MUNICH (Reuters) – Siemens (SIEGn.DE) will not make further concessions to save a rail merger deal with France’s Alstom (ALSO.PA) even after European competition authorities demanded further concessions, sources familiar with the matter said.

FILE PHOTO: The Siemens logo is seen on a building in Siemensstadt in Berlin, Germany, October 31, 2018. REUTERS/Hannibal Hanschke

Siemens is ready to walk away from the tie-up which was announced in Sept. 2017, a source familiar with the matter said.

“If the Commission refuses, then we cannot do the deal,” this source said, “Then this topic is over.”

Siemens has already offered to license parts of its high speed train business and sell parts of its signaling operations to meet the concerns of the EU authorities who are worried about stifling competition in the rail sector.

But a key disagreement remains around how much of its high-speed train technology – which allows trains to travel faster than 250 km per hour – Siemens should be made to share with third parties.

The first source said the fate of the merger now rests with the European Commission, which is due to make a ruling by February 18. Siemens still considers the merger with Alstom to be the best option, the first source explained.

The deal would create the world’s second largest rail company with combined revenues of around 15 billion euros, roughly half the size of China’s state-owned CRRC Corp Ltd [601766.SS.] but twice the size of Canada’s Bombardier (BBDb.TO).

If the merger is not approved, the German company remains confident about the growth prospects for its own in-house rail technology division – called Siemens Mobility, sources said.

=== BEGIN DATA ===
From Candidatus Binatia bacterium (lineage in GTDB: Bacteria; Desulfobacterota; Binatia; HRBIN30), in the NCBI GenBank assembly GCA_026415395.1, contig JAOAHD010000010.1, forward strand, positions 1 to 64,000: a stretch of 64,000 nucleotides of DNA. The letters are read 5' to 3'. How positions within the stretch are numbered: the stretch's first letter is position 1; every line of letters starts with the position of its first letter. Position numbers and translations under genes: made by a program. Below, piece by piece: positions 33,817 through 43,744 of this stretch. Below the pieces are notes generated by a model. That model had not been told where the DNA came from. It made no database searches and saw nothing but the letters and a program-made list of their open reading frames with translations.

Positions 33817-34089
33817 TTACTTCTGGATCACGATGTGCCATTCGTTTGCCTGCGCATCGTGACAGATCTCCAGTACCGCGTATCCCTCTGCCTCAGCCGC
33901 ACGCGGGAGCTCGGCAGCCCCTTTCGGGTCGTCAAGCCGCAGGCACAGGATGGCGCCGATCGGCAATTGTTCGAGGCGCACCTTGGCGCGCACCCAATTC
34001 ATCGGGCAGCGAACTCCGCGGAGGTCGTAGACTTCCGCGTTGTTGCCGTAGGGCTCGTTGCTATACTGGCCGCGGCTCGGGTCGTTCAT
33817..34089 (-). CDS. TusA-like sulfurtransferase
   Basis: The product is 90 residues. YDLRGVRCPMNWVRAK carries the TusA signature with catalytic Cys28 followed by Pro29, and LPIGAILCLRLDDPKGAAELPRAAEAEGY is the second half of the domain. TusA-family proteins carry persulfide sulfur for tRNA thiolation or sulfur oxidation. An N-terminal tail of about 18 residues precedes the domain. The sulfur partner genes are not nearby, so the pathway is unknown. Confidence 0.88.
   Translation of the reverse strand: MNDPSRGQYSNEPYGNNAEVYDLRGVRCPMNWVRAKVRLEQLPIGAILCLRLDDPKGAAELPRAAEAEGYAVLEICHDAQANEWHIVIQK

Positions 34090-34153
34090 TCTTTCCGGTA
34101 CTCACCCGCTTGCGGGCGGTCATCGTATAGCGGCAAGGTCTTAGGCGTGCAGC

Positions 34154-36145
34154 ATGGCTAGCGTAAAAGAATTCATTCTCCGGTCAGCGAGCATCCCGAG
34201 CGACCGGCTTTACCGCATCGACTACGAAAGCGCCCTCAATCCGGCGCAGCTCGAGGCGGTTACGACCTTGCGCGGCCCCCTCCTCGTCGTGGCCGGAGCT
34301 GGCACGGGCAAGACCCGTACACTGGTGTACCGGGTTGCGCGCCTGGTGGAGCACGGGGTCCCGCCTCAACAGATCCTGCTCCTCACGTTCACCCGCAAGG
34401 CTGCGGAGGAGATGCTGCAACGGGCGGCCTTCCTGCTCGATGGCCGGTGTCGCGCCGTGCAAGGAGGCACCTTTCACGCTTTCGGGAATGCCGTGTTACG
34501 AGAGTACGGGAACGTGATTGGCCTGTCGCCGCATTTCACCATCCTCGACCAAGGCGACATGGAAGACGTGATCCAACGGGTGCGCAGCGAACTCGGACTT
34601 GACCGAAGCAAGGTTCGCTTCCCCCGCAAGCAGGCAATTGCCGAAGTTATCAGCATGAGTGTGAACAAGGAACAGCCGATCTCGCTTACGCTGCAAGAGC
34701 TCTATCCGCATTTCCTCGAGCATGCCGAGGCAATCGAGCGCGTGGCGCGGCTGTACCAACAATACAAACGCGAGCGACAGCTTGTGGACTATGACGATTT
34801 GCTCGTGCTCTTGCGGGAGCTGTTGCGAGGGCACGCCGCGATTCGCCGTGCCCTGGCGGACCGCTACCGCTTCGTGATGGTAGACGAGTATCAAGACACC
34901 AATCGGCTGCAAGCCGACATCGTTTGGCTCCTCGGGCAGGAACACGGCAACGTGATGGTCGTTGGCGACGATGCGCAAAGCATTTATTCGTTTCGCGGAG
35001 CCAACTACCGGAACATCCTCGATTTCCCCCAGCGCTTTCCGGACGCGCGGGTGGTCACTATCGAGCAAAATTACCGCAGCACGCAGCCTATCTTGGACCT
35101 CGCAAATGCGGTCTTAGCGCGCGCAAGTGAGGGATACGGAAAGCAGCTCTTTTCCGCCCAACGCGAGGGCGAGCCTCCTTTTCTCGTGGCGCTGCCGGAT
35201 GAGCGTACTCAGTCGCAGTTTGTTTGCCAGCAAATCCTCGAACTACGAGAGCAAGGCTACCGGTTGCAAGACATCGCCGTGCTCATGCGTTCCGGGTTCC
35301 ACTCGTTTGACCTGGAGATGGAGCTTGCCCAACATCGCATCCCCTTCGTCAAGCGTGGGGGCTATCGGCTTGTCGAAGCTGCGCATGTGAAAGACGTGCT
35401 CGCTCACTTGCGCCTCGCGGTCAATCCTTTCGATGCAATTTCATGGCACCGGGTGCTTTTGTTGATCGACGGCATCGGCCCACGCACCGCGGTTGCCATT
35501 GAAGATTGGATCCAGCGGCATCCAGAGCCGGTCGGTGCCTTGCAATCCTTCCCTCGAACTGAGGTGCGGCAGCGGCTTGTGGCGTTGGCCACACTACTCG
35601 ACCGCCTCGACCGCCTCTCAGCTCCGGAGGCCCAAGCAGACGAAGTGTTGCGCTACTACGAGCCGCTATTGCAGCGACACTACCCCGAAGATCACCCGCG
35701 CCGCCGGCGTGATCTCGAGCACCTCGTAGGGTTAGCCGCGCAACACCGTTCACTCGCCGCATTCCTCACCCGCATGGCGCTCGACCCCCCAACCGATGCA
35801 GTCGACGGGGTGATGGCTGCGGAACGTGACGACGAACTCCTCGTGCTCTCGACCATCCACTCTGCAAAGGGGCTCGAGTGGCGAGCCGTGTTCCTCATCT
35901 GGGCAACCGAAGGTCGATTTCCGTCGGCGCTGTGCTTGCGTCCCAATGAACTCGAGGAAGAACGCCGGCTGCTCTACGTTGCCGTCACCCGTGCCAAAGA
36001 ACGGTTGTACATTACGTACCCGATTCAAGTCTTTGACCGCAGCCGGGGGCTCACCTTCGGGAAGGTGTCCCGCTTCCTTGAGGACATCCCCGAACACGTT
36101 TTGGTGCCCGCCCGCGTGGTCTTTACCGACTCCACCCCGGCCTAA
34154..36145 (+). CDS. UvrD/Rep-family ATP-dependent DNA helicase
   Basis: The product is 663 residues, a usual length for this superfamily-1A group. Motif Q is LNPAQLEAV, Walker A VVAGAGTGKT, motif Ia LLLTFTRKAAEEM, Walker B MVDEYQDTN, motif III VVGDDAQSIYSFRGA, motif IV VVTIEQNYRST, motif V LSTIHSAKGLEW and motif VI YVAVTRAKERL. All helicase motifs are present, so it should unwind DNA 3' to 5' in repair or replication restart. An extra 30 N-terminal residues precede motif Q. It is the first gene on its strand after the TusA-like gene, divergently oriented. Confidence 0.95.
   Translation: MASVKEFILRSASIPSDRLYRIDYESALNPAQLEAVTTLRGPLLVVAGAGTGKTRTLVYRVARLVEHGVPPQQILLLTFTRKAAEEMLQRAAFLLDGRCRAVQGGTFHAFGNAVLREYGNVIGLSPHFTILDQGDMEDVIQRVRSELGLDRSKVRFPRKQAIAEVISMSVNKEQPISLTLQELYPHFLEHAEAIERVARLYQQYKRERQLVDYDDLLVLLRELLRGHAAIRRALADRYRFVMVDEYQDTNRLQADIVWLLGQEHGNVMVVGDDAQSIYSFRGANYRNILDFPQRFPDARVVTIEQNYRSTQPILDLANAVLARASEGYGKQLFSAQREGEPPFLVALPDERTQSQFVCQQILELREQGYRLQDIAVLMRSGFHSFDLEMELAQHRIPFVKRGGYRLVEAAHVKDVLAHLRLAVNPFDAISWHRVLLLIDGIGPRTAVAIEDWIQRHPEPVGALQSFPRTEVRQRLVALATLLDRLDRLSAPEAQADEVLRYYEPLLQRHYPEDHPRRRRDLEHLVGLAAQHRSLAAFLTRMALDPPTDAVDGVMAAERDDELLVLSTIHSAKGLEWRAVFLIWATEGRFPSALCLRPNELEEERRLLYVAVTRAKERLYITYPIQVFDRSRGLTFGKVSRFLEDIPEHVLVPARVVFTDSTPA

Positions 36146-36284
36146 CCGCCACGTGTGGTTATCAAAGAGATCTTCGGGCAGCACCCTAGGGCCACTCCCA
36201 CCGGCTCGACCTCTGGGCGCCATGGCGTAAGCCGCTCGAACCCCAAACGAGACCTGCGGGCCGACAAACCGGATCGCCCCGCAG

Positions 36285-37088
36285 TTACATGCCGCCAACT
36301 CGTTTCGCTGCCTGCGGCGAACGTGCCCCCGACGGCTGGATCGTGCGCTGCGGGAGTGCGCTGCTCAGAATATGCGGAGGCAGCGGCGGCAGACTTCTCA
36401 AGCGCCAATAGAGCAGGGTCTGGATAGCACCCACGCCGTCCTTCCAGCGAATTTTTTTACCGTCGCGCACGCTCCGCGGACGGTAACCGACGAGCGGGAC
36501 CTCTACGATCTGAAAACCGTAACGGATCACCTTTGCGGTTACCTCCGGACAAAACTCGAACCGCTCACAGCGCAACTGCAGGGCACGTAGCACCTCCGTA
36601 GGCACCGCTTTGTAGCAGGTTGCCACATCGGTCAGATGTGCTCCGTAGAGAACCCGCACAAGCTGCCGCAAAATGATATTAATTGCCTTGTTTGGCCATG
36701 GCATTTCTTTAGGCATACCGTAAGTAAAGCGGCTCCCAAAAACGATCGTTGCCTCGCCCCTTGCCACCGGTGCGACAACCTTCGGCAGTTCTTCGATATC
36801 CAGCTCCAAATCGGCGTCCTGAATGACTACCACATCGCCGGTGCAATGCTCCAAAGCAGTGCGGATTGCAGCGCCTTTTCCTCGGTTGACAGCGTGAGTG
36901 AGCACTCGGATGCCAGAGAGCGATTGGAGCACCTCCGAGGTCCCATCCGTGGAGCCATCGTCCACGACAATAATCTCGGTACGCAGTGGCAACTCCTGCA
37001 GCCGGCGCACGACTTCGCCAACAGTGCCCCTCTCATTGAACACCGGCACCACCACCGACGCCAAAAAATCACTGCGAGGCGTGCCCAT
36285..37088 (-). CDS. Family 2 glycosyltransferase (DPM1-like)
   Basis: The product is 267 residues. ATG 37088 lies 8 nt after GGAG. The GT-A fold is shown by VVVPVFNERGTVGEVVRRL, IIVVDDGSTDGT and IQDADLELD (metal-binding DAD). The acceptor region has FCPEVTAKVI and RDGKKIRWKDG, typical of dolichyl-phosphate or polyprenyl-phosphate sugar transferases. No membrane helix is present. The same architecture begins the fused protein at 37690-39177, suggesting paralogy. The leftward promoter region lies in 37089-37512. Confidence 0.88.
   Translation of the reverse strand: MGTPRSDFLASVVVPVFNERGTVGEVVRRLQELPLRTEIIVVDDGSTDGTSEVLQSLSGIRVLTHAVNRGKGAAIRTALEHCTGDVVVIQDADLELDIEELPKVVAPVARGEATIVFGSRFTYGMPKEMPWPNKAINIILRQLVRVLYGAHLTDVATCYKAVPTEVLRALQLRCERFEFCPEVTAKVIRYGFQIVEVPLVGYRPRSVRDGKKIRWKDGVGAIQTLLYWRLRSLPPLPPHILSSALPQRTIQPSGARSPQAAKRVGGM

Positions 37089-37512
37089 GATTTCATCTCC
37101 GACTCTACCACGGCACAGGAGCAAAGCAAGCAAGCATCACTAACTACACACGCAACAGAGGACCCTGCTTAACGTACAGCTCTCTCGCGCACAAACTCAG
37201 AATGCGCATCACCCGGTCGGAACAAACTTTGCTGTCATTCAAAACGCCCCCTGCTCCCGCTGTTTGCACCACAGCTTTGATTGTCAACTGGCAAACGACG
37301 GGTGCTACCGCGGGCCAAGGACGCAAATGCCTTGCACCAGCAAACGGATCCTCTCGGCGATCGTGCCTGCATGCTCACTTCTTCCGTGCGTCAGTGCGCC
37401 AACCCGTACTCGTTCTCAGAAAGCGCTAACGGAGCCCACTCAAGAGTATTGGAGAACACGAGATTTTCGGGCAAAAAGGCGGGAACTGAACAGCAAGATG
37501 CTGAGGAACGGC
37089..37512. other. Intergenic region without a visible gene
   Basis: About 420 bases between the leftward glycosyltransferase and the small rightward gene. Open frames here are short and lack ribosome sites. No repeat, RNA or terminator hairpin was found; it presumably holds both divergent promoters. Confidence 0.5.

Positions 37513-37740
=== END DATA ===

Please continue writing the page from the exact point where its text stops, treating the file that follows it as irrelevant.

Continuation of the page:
Growth opportunities included potential acquisitions, the first source said, although a collaboration with Bombardier is not on the agenda.

“We will consider all options,” the first source said, including a potential float of the Siemens mobility business with Siemens keeping a stake.

“We absolutely believe that we can develop our business as it is today in a very attractive way,” said the first source.

Alstom on Thursday said it was making progress on the deal and was optimistic it could be completed in the first half of 2019.

“The proposed combination of Alstom with Siemens Mobility, including its rail traction drive business, has progressed in the last quarter,” Alstom said in statement, adding that both companies had presented proposals to win over regulators.

“The proposed remedies include mainly signaling activities as well as rolling stock products and represent around four percent of the sales of the combined entity. The parties consider that the proposed remedy package is appropriate and adequate,” added Alstom.

A company spokeswoman declined to comment on the outcome if the European Commission asked for more concessions.

In 2017, Siemens and Alstom agreed to merge their rail operations, creating a European group better able to withstand the international advance of CCRC.

FILE PHOTO: The logo of Alstom is seen before a news conference to present the company’s full year 2016/17 annual results in Saint-Ouen, near Paris, France, May 4, 2017. REUTERS/Gonzalo Fuentes

The German government has given its backing to the merger, saying it would help secure the competitiveness of the European rail industry. France has also said a decision to block the merger would be a mistake.

However Germany’s antitrust authority and four other national regulators have expressed concerns to the European Union’s competition watchdog.

In December, European antitrust commissioner Margrethe Vestager voiced her doubts over the impact that their deal would have on high-speed trains in Europe.

Reporting by Jorn Poltz and Sudip Kar-Gupta in Paris, writing by John Revill in Zurich, editing by Edward Taylor


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